Linus has a predictable life, he has stuck to his job, he cares about doing his job well but only to complete his task. As a caseworker for magical children in government orphanages, he investigates incidents and helps to oversee their wellbeing. He is almost clinical about this, but he also cares and doesn’t want to be swayed by the adults. So when he is asked to report to the most high level of management, he is terrified.

They give him a very special assignment with little information since everything is classified, but the main thing is to go visit this particular orphanage that has extremely dangerous magical children: a female gnome, a powerful sprite, a wyvern, a green blob, a were-Pomeranian, and finally the AntiChrist.

But what ends up surprising Linus the most is Arthur, the caretaker of the children who works hard on helping them grow to the best of their magical capabilities while retaining dreams and their “humanity”.

Overall the story is about Linus finding what happens when your dreams suddenly fall onto your lap with some interesting strings attached and you have a choice. But it is also about equality and that being magical is not something to be afraid of just because it is different. And there are also a myriad of secrets kept in this house and in the surroundings, which Linus slowly starts finding out.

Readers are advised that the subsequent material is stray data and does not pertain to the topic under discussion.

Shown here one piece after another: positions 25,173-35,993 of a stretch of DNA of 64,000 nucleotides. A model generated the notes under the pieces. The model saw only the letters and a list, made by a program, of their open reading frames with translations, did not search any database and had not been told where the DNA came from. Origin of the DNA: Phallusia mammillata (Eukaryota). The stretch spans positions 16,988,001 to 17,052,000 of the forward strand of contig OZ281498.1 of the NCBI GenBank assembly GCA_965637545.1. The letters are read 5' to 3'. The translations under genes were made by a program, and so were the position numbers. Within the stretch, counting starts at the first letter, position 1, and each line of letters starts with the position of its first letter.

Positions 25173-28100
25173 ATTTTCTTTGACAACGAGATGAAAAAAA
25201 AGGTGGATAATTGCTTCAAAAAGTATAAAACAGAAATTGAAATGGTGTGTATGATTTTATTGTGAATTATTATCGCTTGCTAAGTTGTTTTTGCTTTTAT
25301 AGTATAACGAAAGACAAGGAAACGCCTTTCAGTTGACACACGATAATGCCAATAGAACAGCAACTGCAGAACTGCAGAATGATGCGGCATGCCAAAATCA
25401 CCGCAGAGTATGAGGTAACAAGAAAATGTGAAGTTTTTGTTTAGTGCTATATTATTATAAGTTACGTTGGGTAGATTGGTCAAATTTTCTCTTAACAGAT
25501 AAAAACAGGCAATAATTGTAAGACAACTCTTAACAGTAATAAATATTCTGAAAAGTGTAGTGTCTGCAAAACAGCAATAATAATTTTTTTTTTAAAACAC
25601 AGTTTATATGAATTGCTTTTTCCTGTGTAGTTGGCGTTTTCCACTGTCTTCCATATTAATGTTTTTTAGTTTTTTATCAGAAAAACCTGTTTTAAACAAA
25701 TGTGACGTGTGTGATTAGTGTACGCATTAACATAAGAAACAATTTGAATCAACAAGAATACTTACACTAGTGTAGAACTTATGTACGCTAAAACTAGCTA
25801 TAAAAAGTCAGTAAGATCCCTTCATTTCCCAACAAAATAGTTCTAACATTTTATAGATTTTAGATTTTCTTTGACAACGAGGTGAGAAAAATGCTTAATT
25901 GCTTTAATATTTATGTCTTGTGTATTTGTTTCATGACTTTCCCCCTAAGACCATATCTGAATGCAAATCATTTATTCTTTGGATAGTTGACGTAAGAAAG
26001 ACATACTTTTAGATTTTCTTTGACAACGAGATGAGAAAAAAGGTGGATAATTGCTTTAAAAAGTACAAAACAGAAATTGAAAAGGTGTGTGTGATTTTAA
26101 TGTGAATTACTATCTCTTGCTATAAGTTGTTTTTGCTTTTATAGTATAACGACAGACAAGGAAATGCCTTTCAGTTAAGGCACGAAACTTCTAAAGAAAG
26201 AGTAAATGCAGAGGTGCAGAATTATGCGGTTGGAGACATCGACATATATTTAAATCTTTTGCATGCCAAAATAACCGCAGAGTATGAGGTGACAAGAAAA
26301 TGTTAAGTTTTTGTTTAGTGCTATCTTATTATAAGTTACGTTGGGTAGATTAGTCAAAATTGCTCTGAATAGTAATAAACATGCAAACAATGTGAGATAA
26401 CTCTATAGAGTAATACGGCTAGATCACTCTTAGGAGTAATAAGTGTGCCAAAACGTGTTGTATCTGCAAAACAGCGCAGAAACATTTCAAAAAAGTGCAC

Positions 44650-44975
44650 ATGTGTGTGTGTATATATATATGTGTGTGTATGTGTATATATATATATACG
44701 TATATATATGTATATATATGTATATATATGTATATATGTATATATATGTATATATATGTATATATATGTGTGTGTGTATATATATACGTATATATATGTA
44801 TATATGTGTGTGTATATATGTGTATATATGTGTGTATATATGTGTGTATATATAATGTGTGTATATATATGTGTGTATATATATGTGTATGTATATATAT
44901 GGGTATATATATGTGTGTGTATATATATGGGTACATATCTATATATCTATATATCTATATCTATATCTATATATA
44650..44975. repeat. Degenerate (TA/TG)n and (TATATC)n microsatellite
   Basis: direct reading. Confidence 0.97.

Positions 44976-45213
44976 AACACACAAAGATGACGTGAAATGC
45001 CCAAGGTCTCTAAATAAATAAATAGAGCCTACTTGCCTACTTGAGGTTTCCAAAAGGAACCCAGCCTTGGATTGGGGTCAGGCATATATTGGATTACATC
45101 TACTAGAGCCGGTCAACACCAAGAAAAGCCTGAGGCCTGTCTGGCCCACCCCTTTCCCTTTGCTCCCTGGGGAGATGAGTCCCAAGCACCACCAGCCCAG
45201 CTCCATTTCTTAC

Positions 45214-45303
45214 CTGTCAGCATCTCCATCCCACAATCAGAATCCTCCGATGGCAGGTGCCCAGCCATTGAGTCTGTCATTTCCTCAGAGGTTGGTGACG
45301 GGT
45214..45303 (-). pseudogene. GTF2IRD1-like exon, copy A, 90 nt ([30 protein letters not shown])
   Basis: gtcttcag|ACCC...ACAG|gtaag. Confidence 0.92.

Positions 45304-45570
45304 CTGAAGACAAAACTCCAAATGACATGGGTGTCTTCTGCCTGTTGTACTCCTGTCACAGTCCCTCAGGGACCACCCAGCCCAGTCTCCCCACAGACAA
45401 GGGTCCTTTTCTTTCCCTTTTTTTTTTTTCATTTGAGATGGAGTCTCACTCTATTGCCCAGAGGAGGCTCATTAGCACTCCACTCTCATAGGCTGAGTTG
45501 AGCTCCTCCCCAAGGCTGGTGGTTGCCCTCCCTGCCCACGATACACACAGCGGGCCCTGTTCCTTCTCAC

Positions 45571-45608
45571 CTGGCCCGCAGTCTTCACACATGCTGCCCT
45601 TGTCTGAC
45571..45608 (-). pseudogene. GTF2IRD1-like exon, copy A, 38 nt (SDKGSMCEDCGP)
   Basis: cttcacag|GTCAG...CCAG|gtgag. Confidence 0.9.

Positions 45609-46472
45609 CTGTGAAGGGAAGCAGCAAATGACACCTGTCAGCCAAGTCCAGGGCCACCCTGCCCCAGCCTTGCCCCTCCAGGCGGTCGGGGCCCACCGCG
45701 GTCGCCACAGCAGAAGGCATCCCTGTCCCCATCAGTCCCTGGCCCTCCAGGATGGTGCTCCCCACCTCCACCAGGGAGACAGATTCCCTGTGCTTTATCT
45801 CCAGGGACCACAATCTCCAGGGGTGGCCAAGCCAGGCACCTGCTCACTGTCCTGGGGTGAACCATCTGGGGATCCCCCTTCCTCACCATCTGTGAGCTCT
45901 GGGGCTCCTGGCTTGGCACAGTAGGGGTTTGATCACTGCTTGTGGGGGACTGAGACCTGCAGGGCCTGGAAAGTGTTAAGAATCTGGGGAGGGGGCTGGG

Overall, it was a feel-good story with some interesting social and cultural commentary about our times, with the help of magic it touches some intense aspects about what it is to be different and rejected, or to be labelled something and therefore dealing with prejudice, but also, about being allowed to dream even if it seems impossible.

This was a book that once I got going, I had to stay up until 2 am to finish it because I could not put it down and also because it felt like a balm to my soul. It was the exact right amount of sad, heartwarming and cosy I needed.

Book Review

Moon Reads: Far From the Light of Heaven

Far From the Light of Heaven by Tade Thompson